'Broadchurch' Season 3 Handles Trish's Assault Respectfully

by Kayla Hawkins
Colin Hutton/BBC America

For the first five minutes of the Broadchurch Season 3 premiere, Trish Winterman doesn't speak. But actress Julie Hesmondhalgh silently conveys how Trish, who is reporting her sexual assault, is in pain, both physically and mentally. Though she is surrounded by other women who are empathetically and clearly explaining the process of collecting evidence that could help convict her rapist, Trish struggles to remember basic facts about what happened to her and isn't reassured or unburdened by explaining the specifics of the attack she endured at a friend's birthday party. And in these opening moments, the series is demonstrates how even in the "best" of circumstances, the aftermath of sexual assault is still incredibly traumatic.

At first, it seems that, Trish does everything that it's recommended a survivor do, and the responding police — Detectives Ellie Miller and Alec Hardy — reassure Trish that they believe her and are there for her. A mental health counselor is present, and tells Trish that she can return for more help. All of her clothes and injuries are documented by the detectives immediately. These are all the things that women are advised to do by the Department Of Health & Human Sevices' Office Of Women's Health in order to maximize the chances of a rape conviction.

At first, I was concerned that everything about Trish's report appeared to have been taken right out of a textbook. It seemed like the show might be focusing on building a difficult case to solve that the detectives would be challenged, but that Broadchurch would forget to give Trish, a new addition to the ensemble, any humanity.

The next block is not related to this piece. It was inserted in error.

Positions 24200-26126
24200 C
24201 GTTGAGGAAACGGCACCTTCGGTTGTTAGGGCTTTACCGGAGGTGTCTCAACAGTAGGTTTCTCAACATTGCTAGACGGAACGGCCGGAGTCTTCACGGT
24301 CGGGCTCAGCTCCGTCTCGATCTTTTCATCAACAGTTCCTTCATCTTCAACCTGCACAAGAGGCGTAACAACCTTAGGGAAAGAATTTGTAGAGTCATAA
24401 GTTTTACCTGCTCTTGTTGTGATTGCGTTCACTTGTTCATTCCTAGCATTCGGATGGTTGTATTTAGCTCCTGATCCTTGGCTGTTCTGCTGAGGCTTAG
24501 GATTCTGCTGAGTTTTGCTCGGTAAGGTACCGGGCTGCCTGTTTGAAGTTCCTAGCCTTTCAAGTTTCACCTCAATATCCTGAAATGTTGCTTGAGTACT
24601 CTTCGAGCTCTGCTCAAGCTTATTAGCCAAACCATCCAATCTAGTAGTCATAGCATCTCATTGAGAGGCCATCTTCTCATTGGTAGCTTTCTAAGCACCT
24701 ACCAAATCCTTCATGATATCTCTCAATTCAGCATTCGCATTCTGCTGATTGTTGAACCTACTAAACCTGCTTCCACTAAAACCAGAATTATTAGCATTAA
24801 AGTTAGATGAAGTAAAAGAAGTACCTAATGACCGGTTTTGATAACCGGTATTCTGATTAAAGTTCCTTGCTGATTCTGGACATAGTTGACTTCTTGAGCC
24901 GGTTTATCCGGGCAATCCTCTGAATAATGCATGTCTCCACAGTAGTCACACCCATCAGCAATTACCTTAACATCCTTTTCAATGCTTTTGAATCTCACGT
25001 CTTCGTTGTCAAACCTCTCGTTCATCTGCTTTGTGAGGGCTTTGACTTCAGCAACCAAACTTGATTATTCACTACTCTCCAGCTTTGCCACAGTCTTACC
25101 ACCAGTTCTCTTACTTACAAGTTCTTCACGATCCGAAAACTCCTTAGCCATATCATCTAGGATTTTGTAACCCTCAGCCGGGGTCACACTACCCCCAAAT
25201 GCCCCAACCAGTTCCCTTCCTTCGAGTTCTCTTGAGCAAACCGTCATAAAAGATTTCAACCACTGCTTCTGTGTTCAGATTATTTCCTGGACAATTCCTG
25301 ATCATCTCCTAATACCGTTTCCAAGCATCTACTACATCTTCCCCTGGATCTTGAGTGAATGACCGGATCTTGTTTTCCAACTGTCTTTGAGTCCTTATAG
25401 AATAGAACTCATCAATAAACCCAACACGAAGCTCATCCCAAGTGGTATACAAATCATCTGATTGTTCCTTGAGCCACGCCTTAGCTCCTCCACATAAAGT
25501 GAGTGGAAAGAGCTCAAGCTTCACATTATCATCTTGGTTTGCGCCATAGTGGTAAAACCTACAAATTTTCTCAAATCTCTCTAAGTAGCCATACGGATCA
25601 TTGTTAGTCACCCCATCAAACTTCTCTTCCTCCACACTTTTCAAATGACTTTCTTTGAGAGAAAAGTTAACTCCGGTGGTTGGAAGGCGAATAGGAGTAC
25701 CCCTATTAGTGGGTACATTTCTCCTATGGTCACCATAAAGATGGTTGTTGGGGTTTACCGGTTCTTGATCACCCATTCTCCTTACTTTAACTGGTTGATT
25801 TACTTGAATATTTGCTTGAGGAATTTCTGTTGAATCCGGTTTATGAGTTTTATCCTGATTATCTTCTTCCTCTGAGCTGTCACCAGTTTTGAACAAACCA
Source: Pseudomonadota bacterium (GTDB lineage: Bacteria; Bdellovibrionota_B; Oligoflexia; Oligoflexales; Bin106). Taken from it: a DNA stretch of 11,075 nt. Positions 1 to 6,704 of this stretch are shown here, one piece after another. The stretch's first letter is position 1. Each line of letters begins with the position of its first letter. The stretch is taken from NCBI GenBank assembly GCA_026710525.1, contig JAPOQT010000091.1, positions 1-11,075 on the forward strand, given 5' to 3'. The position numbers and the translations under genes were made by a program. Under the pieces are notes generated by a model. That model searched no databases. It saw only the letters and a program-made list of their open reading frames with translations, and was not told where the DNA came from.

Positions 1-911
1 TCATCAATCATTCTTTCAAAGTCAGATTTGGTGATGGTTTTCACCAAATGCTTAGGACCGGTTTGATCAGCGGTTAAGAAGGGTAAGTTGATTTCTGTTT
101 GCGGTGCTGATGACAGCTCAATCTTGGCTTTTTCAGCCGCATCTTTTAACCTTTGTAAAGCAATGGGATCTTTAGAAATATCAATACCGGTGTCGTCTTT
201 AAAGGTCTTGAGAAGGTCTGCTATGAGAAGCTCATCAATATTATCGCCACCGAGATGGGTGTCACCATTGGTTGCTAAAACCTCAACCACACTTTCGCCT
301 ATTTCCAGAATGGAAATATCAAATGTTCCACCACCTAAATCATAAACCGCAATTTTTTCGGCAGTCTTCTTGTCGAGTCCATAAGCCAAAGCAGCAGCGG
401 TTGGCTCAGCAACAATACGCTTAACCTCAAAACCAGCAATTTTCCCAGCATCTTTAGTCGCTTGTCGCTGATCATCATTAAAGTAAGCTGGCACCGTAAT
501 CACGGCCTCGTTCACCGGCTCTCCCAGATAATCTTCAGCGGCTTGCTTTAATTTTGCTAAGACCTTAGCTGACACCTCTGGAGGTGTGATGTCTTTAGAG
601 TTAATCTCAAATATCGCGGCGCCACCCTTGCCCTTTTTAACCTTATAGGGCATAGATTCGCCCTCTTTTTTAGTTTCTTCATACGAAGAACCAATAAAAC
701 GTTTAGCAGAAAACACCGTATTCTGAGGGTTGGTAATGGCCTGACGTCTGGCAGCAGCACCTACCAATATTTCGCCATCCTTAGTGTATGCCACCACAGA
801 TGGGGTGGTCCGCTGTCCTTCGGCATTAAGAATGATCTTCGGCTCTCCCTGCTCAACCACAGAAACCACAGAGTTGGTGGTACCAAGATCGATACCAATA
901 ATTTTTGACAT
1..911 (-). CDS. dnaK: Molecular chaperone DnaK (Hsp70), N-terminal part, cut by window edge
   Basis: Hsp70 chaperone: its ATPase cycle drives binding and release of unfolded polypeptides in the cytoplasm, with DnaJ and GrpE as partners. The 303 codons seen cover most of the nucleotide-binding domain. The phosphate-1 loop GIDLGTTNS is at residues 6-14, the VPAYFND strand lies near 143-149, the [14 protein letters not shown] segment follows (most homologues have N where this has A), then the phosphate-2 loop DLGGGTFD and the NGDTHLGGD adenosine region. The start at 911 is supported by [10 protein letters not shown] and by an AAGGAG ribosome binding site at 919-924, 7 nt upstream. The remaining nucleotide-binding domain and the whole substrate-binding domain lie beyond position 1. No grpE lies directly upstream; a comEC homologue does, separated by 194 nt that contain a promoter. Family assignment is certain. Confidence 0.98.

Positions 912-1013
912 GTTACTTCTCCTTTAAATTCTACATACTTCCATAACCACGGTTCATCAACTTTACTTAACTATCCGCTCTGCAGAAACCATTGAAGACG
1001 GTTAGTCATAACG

Patrick Redmond/BBC America

But thankfully, Broadchurch begins adding layers to Trish's survivor journey right away. As it turns out, Trish didn't go to the police immediately; she waited several days before sharing her story. She's feeling shame and doesn't want to reach out to family or friends to help her process what happened; and she has no idea who tied her up and attacked her, so she's understandably paranoid.

Over two seasons, Broadchurch has made Ellie and Alec into particularly empathetic detectives. And though it was reassuring to hear them both tell Trish that they don't need her to convince them that this assault really happened to her, their responses are both flawed in subtle way. Alec gets frustrated at the revelation that Trish was so in shock that she didn't report the assault right away. And Ellie, who struggles to keep appropriate boundaries in her job, lets Trish have her personal phone number, even though making sure everything in the investigation stays official and above board would probably benefit Trish more.

But what gives me the most confidence that Broadchurch knows how to approach this topic is that at the end of the episode, Beth Latimer (the mother of the young boy whose death was the subject of Season 1's investigation) becomes Trish's new counselor. It acknowledges the important role mental health services play in many victims' recovery from sexual assault, and shows how much Beth has grown since the depths of her own grief in Seasons 1 and 2. Intertwining good character work with a portrayal respectful of an important issue indicates that Broadchurch can responsibly portray this difficult subject matter.